Why was I headed to Ruhr University Bochum?  The short answer is that the history departments at RUB (the abbreviation for the university) and CMU had been awarded an Erasmus Grant for an exchange of faculty and graduate students over a two-year period.  Erasmus grants are funded by the European Commission in order to support student and faculty exchanges across countries.  Until recently, these grants were only for exchanges within Europe, but a few years ago, the Commission started offering a few grants between Europe and non-European countries like the U.S.  I was the first faculty member to take part officially in our exchange.  When I arrived, three M.A. students from our department were already in Bochum and had been there since February.  

Apartment Building.jpg

Bochum is in the Ruhr river valley.  It is one of a cluster of medium-to-large cities in that valley that make up a large metropolitan area; among the others are Essen, Dortmund, and Duisburg.  It is an area of Germany that was very industrial in the nineteenth and twentieth centuries; consequently, it was bombed very heavily during World War II, and it has a reputation for being, well, heavily industrial.  The reality is, however, that the cities are quite cosmopolitan—with lots of amazing cultural opportunities like museums and concerts and great food—and the countryside around the cities and alongside the river itself is beautiful.  The university campus itself is not beautiful, at least not in a traditional American college campus way.  As you can see in the first photo, which features the building in which the history department is located, it boasts a lot of concrete and a definite 1960s look (the university was indeed founded in the 1960s).  The second photo, however, is taken from the same spot, just after making a slight turn to look out over the river valley and a lovely little town dating from the Middle Ages called Stiepel. 

River Valley.jpg

In the end, my experience at Bochum was very positive. None of the things I had been nervous about ahead of my departure came to fruition.  Happily, no one I met was particularly interested in discussing President Trump.  I was given a lovely, newly-renovated apartment with a view of the university and the river valley; it was within walking distance to the university, shops, restaurants, and the commuter train into the center of Bochum (the university campus is located just outside of the main city).  I was granted office space and a graduate assistant to do copying for me. I did not have a printer, however, so I was happy that I had loaded up my suitcase with paper copies of the various readings I wanted to assign my students.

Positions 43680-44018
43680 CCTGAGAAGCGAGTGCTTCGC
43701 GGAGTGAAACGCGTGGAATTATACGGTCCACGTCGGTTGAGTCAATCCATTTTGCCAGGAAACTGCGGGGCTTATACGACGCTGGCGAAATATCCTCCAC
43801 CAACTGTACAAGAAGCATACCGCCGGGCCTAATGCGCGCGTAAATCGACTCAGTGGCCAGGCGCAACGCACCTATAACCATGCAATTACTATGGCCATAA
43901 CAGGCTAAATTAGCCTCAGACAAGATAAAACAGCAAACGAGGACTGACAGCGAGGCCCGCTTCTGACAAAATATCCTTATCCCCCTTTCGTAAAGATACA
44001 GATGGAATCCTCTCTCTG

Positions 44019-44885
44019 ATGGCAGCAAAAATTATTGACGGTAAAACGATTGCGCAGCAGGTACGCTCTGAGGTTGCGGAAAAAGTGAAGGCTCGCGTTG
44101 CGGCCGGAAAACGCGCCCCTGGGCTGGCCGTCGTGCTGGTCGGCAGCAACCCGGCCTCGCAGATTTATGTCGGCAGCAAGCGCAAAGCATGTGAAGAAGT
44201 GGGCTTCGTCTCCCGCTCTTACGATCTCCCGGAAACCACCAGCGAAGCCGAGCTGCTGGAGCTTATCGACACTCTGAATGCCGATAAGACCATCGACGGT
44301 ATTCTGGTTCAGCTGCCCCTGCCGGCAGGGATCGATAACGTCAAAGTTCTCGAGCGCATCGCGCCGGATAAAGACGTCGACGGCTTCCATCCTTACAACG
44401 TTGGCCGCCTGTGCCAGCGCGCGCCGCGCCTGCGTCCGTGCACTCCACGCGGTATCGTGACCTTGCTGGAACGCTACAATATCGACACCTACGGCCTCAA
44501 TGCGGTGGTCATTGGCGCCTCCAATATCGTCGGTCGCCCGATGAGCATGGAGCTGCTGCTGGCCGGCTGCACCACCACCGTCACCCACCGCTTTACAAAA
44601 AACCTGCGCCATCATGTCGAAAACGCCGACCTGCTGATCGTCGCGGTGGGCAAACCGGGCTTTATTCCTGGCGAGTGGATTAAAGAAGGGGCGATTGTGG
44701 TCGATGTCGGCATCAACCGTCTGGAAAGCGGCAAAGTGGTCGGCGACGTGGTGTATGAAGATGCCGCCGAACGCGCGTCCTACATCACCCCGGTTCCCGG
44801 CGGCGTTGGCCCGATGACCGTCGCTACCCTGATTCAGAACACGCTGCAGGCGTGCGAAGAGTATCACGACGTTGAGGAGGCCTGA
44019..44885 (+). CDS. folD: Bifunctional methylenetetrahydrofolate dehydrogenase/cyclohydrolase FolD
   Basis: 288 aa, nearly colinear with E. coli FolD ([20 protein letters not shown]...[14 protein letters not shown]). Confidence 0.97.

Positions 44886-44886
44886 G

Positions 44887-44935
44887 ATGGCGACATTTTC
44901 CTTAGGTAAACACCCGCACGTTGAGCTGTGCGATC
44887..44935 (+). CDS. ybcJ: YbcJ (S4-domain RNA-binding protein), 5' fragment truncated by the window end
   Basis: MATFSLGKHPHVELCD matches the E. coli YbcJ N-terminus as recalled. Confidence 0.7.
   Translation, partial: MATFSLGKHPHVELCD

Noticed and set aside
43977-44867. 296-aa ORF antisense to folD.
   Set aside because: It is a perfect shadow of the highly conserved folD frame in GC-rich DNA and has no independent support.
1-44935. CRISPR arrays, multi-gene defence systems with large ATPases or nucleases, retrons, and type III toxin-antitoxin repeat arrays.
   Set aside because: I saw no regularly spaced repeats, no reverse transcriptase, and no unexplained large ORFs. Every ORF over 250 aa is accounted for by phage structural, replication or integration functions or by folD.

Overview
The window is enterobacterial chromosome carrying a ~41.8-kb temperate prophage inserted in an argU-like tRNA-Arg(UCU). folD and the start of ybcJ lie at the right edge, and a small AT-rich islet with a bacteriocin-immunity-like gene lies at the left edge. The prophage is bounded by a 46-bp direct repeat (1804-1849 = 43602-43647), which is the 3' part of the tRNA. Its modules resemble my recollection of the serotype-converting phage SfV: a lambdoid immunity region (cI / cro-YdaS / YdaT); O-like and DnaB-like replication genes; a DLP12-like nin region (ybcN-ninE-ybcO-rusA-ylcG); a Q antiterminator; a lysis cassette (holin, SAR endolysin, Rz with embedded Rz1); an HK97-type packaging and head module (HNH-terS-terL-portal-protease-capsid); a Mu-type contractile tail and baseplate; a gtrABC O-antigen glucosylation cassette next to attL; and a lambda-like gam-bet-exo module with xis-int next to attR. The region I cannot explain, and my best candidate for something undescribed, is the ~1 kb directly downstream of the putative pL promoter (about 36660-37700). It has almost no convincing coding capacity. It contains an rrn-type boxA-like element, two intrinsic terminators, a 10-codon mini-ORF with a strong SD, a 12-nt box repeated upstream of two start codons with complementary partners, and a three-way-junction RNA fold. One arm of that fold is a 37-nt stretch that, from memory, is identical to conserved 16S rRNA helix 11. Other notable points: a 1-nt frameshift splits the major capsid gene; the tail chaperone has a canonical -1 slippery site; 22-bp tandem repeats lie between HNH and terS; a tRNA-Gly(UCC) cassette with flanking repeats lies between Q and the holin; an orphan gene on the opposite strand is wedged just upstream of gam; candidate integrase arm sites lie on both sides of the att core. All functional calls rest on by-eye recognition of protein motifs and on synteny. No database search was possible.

The course I was teaching was a graduate-level seminar. Bochum’s spring semester runs from April to July, so compressing the course into four weeks in June was not easy, and I only ended up with five students.  It was a nice group, however; they seemed very interested in what I had to teach and gave very well-prepared presentations.  My topic was “Printing and Print Culture in Early Modern England,” which I had just taught as a seminar in the spring semester 2018 at CMU. The history department at RUB was happy to have an English history topic, because they do not have anyone who teaches British history.  I would say that the biggest difference between our system and that at RUB was that, in the end, only one student registered to take the course for full credit, meaning she had to write a long research paper.  The others took it for half credit, where all they had to do was a presentation in class.  This is something that is not an option for students at CMU, and it took some getting used to.

Nevertheless, I was happy to be a guinea pig and get this exchange going, and I believe the three MA students who went to Bochum on behalf of CMU felt the same.  In addition to the teaching experience, I had a lot of time to work on my own research and writing—I even took a quick trip to England to do some archival research on my latest project.  Furthermore, the exchange is thriving—this fall CMU has hosted Dr. Andrzej Michalczyk from RUB, and next fall Dr. Budrass will be visiting.  Hopefully another CMU professor will go in the summer of 2019 or 2020.  I will certainly recommend the experience, and I even hope to go back one day myself. These types of exchanges are vital for our graduate program and they certainly benefit both students and faculty enormously.